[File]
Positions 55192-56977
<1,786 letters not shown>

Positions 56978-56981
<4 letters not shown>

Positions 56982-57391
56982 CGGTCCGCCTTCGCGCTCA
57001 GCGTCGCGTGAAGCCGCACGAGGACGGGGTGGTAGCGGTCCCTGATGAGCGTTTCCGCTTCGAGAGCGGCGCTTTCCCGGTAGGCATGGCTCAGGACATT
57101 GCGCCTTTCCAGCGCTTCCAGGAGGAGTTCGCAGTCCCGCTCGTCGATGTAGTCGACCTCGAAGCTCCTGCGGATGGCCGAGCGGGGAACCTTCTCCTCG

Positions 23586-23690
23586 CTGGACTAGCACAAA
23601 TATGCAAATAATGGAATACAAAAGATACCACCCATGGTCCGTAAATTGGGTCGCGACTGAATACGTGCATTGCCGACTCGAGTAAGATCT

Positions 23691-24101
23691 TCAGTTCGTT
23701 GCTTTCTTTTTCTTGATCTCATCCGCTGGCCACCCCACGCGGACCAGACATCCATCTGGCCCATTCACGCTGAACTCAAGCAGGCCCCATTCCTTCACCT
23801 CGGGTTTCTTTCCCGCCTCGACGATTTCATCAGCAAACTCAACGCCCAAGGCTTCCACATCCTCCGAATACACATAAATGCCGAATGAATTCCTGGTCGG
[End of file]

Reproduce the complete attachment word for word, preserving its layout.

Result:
Positions 55192-56977
<1,786 letters not shown>

Positions 56978-56981
<4 letters not shown>

Positions 56982-57391
56982 CGGTCCGCCTTCGCGCTCA
57001 GCGTCGCGTGAAGCCGCACGAGGACGGGGTGGTAGCGGTCCCTGATGAGCGTTTCCGCTTCGAGAGCGGCGCTTTCCCGGTAGGCATGGCTCAGGACATT
57101 GCGCCTTTCCAGCGCTTCCAGGAGGAGTTCGCAGTCCCGCTCGTCGATGTAGTCGACCTCGAAGCTCCTGCGGATGGCCGAGCGGGGAACCTTCTCCTCG

Positions 23586-23690
23586 CTGGACTAGCACAAA
23601 TATGCAAATAATGGAATACAAAAGATACCACCCATGGTCCGTAAATTGGGTCGCGACTGAATACGTGCATTGCCGACTCGAGTAAGATCT

Positions 23691-24101
23691 TCAGTTCGTT
23701 GCTTTCTTTTTCTTGATCTCATCCGCTGGCCACCCCACGCGGACCAGACATCCATCTGGCCCATTCACGCTGAACTCAAGCAGGCCCCATTCCTTCACCT
23801 CGGGTTTCTTTCCCGCCTCGACGATTTCATCAGCAAACTCAACGCCCAAGGCTTCCACATCCTCCGAATACACATAAATGCCGAATGAATTCCTGGTCGG